艾葳酒店經紀是合法的公司工作環境高雅時尚,無業績壓力,無脫秀無喝酒壓力,高層次會員制客源,工作輕鬆,可日領現領
一般的酒店經紀只會在水水們第一次上班和領薪水時出現而已,對水水們的上班安全一點保障都沒有!艾葳酒店經紀公司的水水們上班時全程媽咪作陪,不需擔心!只提供最優質的酒店上班,酒店上班,酒店打工環境、上班條件給水水們。心動嗎!? 趕快來填寫你的酒店上班履歷表

水水們妳有缺現領、有兼職缺錢便服店的煩腦嗎?想到日本留學缺錢嗎?妳是傳播妹??想要擁有高時薪又輕鬆的賺錢,酒店和,假日打工,假日兼職賺錢的機會嗎??想實現夢想卻又缺錢沒錢嗎!??
艾葳酒店台北酒店經紀招兵買馬!!徵專業的酒店打工,想要去酒店的水水,想要短期日領,酒店日領,禮服酒店,制服店,酒店經紀,ktv酒店,便服店,酒店工作,禮服店,酒店小姐,酒店經紀人,
等相關服務 幫您快速的實現您的夢想~!!

qishaya said...

one day i went shopping outside,and in an ed hardy store,I found some kinds of ed hardy i love most they are Your website is really good Thank you for the information ed hardy ed hardy ed hardy clothing ed hardy clothing ed hardy shoes ed hardy shoes don ed hardy don ed hardy ed hardy clothes ed hardy clothes ed hardy bags ed hardy bags ed hardy swimwear ed hardy swimwear ed hardy jeans ed hardy jeans ed hardy mens ed hardy mens Thank you for the information

seldamuratim said...

Really trustworthy blog. Please keep updating with great posts like this one. I have booked marked your site and am about to email it to a few friends of mine that I know would enjoy reading..
sesli sohbetsesli chatkamerali sohbetseslisohbetsesli sohbet sitelerisesli chat siteleriseslichatsesli sohpetseslisohbet.comsesli chatsesli sohbetkamerali sohbetsesli chatsesli sohbetkamerali sohbet
seslisohbetsesli sohbetkamerali sohbetsesli chatsesli sohbetkamerali sohbet

cilemsin42 said...

Really trustworthy blog. Please keep updating with great posts like this one. I have booked marked your site and am about to email it to a few friends of mine that I know would enjoy reading..
sesli sohbetsesli chat
sesli sohbet siteleri

sesli chat siteleri sesli sohbetsesli chat
sesli sohbet siteleri
sesli chat siteleri
SesliChat
cılgın sohbet
güzel kızlar
bekar kızlar
dul bayanlar
seviyeli insanlar
yarışma
canlı müzik
izdivac
en güzel evlilik
hersey burada
sesliparti
seslisohbet odalari
Sesli adresi
Sesli Chat
SesliChat Siteleri
Sesli Chat sitesi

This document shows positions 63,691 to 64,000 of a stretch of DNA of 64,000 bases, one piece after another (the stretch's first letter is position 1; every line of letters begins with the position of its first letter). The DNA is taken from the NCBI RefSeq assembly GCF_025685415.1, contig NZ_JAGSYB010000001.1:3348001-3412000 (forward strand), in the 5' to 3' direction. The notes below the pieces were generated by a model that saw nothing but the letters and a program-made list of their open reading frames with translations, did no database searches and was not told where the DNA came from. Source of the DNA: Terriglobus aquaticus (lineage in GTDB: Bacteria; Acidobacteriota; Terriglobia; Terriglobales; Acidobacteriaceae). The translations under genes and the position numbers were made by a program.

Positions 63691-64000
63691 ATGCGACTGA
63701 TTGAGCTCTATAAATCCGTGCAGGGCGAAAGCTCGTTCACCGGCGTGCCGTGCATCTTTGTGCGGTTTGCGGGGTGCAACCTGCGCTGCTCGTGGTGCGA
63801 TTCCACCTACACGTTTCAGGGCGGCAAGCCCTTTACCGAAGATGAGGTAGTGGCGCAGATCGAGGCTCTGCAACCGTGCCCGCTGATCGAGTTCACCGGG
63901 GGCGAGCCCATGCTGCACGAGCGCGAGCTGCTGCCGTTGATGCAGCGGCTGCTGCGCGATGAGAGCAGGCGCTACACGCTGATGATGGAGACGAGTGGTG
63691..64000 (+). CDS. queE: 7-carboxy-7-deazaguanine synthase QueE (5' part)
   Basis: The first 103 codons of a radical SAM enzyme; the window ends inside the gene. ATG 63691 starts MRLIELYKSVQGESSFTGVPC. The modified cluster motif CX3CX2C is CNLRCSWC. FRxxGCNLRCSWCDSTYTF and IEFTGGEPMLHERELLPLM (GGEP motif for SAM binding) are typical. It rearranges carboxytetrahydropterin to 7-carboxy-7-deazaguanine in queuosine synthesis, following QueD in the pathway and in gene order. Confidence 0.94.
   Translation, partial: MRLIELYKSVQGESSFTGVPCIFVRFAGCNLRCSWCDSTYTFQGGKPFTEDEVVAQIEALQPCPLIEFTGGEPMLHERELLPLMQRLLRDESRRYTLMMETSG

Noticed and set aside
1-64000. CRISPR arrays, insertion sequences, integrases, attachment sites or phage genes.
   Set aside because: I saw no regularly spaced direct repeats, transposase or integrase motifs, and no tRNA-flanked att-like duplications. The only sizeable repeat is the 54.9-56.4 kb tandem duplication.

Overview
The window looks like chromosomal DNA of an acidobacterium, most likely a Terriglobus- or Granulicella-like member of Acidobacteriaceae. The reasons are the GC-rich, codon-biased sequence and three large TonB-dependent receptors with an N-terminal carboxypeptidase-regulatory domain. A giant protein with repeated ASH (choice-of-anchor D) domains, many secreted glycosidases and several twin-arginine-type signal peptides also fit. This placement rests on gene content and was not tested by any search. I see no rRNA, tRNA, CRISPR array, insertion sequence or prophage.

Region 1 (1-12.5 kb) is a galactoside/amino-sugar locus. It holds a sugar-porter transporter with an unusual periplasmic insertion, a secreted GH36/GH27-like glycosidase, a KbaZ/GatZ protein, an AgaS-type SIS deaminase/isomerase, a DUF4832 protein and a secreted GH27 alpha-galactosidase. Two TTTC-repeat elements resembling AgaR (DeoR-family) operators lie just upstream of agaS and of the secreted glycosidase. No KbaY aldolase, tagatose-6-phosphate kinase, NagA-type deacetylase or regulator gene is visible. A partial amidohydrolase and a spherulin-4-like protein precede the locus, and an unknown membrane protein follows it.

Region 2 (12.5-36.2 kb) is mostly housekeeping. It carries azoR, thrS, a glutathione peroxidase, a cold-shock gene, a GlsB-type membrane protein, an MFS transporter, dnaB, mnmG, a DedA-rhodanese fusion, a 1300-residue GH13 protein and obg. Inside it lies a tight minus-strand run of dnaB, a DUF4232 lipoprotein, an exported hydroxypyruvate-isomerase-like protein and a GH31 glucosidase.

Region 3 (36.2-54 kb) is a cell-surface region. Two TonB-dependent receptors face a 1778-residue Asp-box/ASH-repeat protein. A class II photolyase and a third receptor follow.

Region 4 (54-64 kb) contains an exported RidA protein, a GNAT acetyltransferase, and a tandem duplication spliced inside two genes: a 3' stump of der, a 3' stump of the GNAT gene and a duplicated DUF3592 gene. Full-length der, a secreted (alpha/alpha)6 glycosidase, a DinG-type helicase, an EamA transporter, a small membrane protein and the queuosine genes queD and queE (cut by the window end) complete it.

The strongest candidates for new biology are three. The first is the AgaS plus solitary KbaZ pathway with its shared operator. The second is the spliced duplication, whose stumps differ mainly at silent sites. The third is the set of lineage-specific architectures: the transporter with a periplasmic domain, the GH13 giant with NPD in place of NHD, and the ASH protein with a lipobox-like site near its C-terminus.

SesliChat sitesi
SesliSohbet
Sesli Sohbet
Sesli Sohbet Sitesi
SesliSohbet Sitesi
SesliSohbet Siteleri
Muhabbet Sitesi
kamerali chat
Görüntülü Sohbet
Hasret gülleri
Çet sitesi
SesliSohbet
Sesli Sohbet
Canli sohbet
Turkce sohbet
Kurtce Sohbet
Kurtce Chat
Kurtce Muhabbet
Kurtce Sohbet
Kurdish Chat
SesliChat
Sesli Chat
SesliSanal
Guncel Haber
sohbet Sitesi
Chat sitesi..

DiSCo said...

Really trustworthy blog. Please keep updating with great posts like this one. I have booked marked your site and am about to email it

to a few friends of mine that I know would enjoy reading..
seslisohbet
seslichat
sesli sohbet
sesli chat
sesli
sesli site
görünlütü sohbet
görüntülü chat
kameralı sohbet
kameralı chat
sesli sohbet siteleri
sesli chat siteleri
görüntülü sohbet siteleri
görüntülü chat siteleri
kameralı sohbet siteleri
canlı sohbet
sesli muhabbet
görüntülü muhabbet
kameralı muhabbet
seslidunya
seslisehir
sesli sex

Sesli Chat said...

Really trustworthy blog. Please keep updating with great posts like this one. I have booked marked your site and am about to email it

to a few friends of mine that I know would enjoy reading..
seslisohbet
seslichat
sesli sohbet
sesli chat
sesli
sesli site
görünlütü sohbet
görüntülü chat
kameralı sohbet
kameralı chat
sesli sohbet siteleri
sesli chat siteleri
sesli muhabbet siteleri
görüntülü sohbet siteleri
görüntülü chat siteleri
görüntülü muhabbet siteleri
kameralı sohbet siteleri
kameralı chat siteleri
kameralı muhabbet siteleri
canlı sohbet
sesli muhabbet
görüntülü muhabbet
kameralı muhabbet
birsesver
birses
seslidunya
seslisehir
sesli sex